Think Snow, Tweet Snow !!!

Tuesday, February 17, 2009

Storm won't be a home run ball but rather a double, a few well timed singles and a suicide squeeze

And those kind of rallies in baseball are good for several runs or in MRG speak a few powder days. Valentines Day 2007 it will not be since the storm is tracking too far north and too far inland for that type of event. The track of the low pressure center will pass over lower Michigan, proceed east-northeast and into the St Lawrence Valley before translating some energy to the Atlantic coast just in the nick of time. I say "nick of time" since the warm air's attempts to reach MRG will get thwarted and precipitation will remain as snow. What I like most about this event however is the terrain enhancement potential or terrain induced snow. Those words have eluded this blog far too much this winter but the pool of instability associated with this very deep and dynamic storm center will allow for an extended period of this typically very fluffy, ski friendly snow.

1-2 feet with the first inches being dense and the last being fluff
Snow from this long-talked about storm will begin Wednesday evening in between 5 and 9 PM. There has been some disagreement concerning at which time the snow will be heaviest. There is some loose agreement as of Tuesday afternoon to place the heaviest snow in this initial period during the early morning hours Thursday just prior to first tracks time. This will ensure a healthy accumulation of 5-10 inches for you Thursday skiers. Since this storm is passing so close to the mountain, there will be an area of sinking motion that could potentially end the snowfall for a time Thursday or at least reduce the intensity for a while. Such areas of sinking motion tend to transition through in time and this will be no exception. The pool of instability mentioned in the opening paragraph will create the welcomed situation where snow showers congregate around the mountain and this should begin late in the day Thursday and persist through much of the day Friday and into early Saturday. So on top of the relatively dense 6-12 inches of powder that falls prior to Thursday morning, we can expect an additional 4-8 of snow Thursday night into Friday and an additional 2-4 inches by Saturday morning. Terrain induced snow means that prognostications are subject to big errors in snow totals but the math adds up to a range of 1 to 2 feet and I will stick to that as a guess for now.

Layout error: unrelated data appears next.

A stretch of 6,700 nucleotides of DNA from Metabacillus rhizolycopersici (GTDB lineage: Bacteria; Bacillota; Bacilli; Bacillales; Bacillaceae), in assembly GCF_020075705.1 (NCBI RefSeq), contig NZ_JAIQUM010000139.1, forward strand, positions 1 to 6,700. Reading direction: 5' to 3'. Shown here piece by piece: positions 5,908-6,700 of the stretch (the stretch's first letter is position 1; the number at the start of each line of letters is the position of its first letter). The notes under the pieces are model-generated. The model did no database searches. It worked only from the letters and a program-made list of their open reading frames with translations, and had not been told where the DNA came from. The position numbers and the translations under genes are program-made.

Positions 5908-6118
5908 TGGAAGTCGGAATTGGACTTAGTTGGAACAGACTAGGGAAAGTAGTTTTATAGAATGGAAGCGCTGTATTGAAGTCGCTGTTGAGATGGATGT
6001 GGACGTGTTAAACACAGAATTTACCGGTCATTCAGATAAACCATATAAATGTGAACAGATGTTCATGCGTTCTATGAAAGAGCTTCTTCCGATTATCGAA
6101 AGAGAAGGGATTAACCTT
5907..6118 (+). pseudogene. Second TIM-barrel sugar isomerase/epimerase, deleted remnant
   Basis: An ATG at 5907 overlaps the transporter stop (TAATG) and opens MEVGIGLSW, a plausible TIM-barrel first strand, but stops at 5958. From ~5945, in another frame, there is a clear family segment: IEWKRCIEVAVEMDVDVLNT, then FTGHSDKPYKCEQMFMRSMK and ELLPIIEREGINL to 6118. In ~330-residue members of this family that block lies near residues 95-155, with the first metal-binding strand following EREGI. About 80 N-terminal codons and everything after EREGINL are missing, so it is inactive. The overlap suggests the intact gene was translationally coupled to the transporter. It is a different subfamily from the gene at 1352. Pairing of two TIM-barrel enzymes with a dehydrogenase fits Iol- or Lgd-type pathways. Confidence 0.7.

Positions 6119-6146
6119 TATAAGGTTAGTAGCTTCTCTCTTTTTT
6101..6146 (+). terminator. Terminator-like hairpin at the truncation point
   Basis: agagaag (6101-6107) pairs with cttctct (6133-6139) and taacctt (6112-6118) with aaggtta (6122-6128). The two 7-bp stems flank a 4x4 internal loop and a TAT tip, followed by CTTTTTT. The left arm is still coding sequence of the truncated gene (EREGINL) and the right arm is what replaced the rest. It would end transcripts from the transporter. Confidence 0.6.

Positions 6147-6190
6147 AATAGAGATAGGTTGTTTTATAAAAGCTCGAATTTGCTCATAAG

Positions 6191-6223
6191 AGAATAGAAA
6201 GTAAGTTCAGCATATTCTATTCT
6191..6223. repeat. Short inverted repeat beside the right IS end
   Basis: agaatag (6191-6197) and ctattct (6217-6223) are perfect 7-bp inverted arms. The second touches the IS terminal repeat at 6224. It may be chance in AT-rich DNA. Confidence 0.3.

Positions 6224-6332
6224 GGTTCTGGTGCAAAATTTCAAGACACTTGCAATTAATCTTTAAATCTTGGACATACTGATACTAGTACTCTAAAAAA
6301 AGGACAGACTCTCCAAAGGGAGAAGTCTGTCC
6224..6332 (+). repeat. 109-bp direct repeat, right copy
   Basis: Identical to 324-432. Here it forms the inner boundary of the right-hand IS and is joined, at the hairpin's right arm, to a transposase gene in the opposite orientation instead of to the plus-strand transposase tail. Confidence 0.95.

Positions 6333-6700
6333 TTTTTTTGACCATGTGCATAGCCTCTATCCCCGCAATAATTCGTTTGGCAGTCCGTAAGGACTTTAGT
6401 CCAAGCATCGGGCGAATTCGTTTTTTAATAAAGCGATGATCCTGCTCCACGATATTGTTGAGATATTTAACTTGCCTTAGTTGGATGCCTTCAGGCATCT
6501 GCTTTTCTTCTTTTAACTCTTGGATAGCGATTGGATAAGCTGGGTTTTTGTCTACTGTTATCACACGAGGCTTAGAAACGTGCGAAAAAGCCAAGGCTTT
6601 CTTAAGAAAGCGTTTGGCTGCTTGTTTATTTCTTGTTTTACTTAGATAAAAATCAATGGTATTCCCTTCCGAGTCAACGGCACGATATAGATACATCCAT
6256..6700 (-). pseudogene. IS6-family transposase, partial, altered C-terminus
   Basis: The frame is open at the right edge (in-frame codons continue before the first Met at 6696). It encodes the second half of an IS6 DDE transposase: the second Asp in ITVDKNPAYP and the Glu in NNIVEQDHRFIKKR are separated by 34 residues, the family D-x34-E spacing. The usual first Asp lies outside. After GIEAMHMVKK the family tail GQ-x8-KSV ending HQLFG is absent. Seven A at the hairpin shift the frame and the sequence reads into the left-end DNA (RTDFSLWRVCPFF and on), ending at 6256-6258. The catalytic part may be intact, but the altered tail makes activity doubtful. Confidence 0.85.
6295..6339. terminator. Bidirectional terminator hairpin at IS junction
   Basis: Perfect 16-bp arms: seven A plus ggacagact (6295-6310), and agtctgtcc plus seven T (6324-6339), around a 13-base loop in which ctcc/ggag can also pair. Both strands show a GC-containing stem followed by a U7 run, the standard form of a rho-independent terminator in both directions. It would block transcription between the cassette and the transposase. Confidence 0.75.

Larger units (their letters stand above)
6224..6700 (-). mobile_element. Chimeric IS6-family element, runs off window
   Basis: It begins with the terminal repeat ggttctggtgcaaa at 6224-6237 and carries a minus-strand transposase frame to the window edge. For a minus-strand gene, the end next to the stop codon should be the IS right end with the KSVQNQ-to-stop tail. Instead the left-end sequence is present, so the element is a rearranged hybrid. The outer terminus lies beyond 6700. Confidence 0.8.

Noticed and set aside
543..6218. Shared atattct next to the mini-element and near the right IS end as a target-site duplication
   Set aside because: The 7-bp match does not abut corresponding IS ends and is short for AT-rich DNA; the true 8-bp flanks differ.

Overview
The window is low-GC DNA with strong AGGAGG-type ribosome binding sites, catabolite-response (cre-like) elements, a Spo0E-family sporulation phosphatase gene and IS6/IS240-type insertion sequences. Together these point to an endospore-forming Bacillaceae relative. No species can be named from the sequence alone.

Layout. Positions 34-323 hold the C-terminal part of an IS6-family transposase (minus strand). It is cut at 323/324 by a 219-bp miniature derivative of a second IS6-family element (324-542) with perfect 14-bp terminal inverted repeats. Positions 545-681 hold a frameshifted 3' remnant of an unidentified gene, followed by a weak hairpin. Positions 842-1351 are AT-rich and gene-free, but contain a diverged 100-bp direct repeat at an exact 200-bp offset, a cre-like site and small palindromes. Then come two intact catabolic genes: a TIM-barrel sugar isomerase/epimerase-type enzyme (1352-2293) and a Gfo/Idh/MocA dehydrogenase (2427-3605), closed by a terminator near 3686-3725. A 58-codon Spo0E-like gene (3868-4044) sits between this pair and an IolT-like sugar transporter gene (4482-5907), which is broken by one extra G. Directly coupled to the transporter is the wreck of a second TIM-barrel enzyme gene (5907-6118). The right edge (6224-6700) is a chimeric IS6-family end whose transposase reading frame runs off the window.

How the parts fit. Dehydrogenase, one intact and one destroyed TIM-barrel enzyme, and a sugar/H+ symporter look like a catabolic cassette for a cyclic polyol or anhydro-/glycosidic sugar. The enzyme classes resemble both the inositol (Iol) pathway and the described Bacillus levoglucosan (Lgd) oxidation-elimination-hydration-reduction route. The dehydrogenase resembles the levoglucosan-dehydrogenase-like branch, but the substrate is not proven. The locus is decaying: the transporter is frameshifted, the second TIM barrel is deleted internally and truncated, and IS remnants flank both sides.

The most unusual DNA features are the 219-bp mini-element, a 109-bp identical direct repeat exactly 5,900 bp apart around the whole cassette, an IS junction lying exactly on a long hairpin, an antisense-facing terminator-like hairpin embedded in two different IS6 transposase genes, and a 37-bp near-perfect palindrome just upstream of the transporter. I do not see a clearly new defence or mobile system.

The "Manitoba Mauler"
Accumulating snow showers may taper to flurries Saturday for a period but by then we will have our eyes on another potent disturbance. This is the Manitoba Mauler discussed in the previous post and it will dive south from its appropriately named source region late on Saturday. The east coast can be described as a "tinder box" as the storm reaches the Atlantic Coast since the amplified trough will by then be well established and will set the foreground for a rapidly intensifying noreaster on Sunday. The timing, strength, track and eventual impact are all a question mark; in fact, there is a good chance that the impact on central and northern Vermont is limited but its a storm worth watching and its potential will get lots of color from the news media since an impact on major metro's is a possibility. The timing on such an event is most likely to be Monday as of now but stay tuned. We can say for certain that it will be blustery and chilly along with those flurries on Saturday and the cold weather will persist through early next week before giving way to a few mild days in the middle to later part of the week.

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